Google workers question police department ties

Thousands of employees are asking the company to stop selling tech to law enforcement

More than 1,600 Google  workers signed a letter to CEO Sundar Pichai, in a bid to prevent the company from continuing to sell products to police departments, according to a report from TechCrunch on Monday.

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“We’re disappointed to know that Google is still selling to police forces, and advertises its connection with police forces as somehow progressive, and seeks more expansive sales rather than severing ties with police and joining the millions who want to defang and defund these institutions,” the letter, viewed by the publication, stated.

Employees specifically pointed  out Google's public recognition of a partnership with the Clarkstown, New York, Police Department, which has been sued over claims it engaged in illegal surveillance practices in 2015, pertaining to Black Lives Matters protestors.

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A spokesperson for Google said workers have made more than 500 product suggestions throughout recent weeks, which are being reviewed. The company noted that it was the first “major company” to decide not to make facial recognition commercially available.

“We have longstanding terms of use for generally available computing platforms like Gmail, GSuite and Google Cloud Platform, and these products will remain available for Governments and local authorities, including police departments, to use," the spokesperson said.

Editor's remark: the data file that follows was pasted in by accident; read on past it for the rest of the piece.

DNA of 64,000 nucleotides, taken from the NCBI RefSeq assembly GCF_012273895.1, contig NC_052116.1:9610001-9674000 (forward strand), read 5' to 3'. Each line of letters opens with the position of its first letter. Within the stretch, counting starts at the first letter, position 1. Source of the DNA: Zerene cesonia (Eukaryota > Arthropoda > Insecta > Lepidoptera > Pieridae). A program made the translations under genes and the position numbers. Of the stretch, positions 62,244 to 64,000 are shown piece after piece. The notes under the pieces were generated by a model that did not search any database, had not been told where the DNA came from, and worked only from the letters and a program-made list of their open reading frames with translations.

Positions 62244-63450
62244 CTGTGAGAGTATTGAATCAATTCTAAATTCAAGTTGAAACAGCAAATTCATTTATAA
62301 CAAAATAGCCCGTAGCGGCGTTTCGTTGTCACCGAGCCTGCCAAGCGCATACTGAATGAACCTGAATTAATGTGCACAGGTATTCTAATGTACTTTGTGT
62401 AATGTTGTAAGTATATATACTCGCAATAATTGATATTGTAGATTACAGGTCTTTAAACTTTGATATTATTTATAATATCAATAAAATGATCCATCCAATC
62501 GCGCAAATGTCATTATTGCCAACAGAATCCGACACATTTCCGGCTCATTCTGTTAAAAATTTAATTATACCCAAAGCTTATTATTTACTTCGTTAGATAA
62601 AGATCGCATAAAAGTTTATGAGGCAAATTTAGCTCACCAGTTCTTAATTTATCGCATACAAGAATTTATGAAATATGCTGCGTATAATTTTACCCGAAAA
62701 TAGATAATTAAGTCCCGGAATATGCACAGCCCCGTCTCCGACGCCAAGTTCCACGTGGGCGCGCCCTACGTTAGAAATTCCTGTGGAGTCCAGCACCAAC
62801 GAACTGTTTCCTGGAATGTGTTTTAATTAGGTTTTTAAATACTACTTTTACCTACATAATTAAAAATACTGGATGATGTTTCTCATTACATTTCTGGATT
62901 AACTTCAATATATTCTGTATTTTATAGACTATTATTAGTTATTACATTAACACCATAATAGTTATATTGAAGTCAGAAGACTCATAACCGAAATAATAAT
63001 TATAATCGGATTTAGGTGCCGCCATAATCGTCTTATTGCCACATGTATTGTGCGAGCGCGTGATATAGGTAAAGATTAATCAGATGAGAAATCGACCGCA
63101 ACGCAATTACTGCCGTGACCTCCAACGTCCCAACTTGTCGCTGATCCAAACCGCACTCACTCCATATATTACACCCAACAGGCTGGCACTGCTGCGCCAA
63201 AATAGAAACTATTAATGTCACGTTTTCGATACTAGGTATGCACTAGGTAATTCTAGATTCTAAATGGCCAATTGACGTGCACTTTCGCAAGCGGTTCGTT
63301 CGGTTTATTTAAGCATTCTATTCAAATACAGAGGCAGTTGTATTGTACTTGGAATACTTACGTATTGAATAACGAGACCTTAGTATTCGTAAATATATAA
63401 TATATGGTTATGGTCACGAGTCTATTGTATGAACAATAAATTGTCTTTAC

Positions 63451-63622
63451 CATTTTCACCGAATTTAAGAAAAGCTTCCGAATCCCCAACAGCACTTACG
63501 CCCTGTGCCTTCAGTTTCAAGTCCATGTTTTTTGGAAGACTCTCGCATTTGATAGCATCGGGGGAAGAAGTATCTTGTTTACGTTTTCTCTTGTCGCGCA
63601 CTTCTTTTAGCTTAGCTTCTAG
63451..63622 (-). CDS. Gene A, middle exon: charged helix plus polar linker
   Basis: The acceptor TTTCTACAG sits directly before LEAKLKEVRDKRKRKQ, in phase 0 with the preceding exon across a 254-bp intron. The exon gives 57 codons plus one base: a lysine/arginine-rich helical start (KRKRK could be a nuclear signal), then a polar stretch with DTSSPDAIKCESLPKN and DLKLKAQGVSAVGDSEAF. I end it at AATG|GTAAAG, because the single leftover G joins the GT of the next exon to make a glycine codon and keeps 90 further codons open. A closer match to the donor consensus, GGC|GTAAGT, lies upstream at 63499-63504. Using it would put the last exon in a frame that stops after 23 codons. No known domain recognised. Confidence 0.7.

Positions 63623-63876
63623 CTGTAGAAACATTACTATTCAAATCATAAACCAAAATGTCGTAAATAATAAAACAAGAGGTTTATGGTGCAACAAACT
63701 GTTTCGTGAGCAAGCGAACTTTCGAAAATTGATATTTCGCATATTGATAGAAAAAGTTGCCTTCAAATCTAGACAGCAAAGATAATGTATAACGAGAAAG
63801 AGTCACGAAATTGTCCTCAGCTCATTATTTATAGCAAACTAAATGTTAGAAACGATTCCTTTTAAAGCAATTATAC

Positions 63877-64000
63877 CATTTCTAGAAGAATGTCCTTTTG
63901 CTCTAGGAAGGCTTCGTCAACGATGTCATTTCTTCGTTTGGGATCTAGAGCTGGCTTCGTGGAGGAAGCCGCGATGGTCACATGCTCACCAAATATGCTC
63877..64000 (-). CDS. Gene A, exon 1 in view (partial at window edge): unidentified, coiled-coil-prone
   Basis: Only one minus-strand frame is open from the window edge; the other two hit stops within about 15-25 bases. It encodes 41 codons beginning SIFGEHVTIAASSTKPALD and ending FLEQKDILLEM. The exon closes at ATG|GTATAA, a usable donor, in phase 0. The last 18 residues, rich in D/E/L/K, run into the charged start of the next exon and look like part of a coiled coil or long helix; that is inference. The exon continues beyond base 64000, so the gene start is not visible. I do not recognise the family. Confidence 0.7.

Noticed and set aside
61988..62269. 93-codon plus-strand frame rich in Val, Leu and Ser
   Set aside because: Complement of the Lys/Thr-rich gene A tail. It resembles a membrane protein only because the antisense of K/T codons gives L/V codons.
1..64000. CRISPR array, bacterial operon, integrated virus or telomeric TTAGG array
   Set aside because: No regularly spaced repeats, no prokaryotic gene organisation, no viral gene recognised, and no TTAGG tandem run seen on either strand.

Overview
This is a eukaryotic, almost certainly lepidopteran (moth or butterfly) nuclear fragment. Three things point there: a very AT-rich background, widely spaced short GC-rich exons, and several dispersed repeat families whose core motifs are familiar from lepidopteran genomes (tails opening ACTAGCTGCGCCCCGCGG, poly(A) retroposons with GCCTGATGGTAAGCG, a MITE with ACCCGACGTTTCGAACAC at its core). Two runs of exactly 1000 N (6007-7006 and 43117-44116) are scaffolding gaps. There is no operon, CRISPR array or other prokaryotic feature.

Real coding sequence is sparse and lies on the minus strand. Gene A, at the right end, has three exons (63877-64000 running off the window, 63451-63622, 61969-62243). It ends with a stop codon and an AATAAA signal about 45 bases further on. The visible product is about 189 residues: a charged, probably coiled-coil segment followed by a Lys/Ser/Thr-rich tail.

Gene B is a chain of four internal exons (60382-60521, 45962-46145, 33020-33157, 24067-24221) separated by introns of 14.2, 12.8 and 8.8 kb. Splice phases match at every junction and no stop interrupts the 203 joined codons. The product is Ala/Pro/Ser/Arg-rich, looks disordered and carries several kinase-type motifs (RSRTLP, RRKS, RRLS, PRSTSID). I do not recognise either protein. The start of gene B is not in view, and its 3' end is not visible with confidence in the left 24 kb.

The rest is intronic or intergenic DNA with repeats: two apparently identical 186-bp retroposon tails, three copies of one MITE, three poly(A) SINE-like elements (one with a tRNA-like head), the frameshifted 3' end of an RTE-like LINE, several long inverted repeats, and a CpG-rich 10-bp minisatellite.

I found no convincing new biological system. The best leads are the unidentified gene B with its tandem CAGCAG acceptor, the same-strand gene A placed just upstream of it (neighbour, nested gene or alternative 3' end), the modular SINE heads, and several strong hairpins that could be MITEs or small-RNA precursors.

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Google has been responsive to employee requests in the past. In 2018 the company dropped its bid for the lucrative JEDI cloud contract with the Pentagon after workers voiced concerns about how some of Google’s technology might be weaponized by the U.S. military.

The latest backlash among employees comes in the aftermath of George Floyd’s death, which has sparked protests and demonstrations across the U.S. – along with widespread calls for police reform.

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Many metropolitan areas are moving ahead with plans to defund police departments and reallocate that money to social services as a means to reinvest in local communities in what they view as a more appropriate manner.

Earlier this month, IBM announced it no longer offers facial recognition or analysis software as the company’s chief executive voiced support for policies to advance racial justice.

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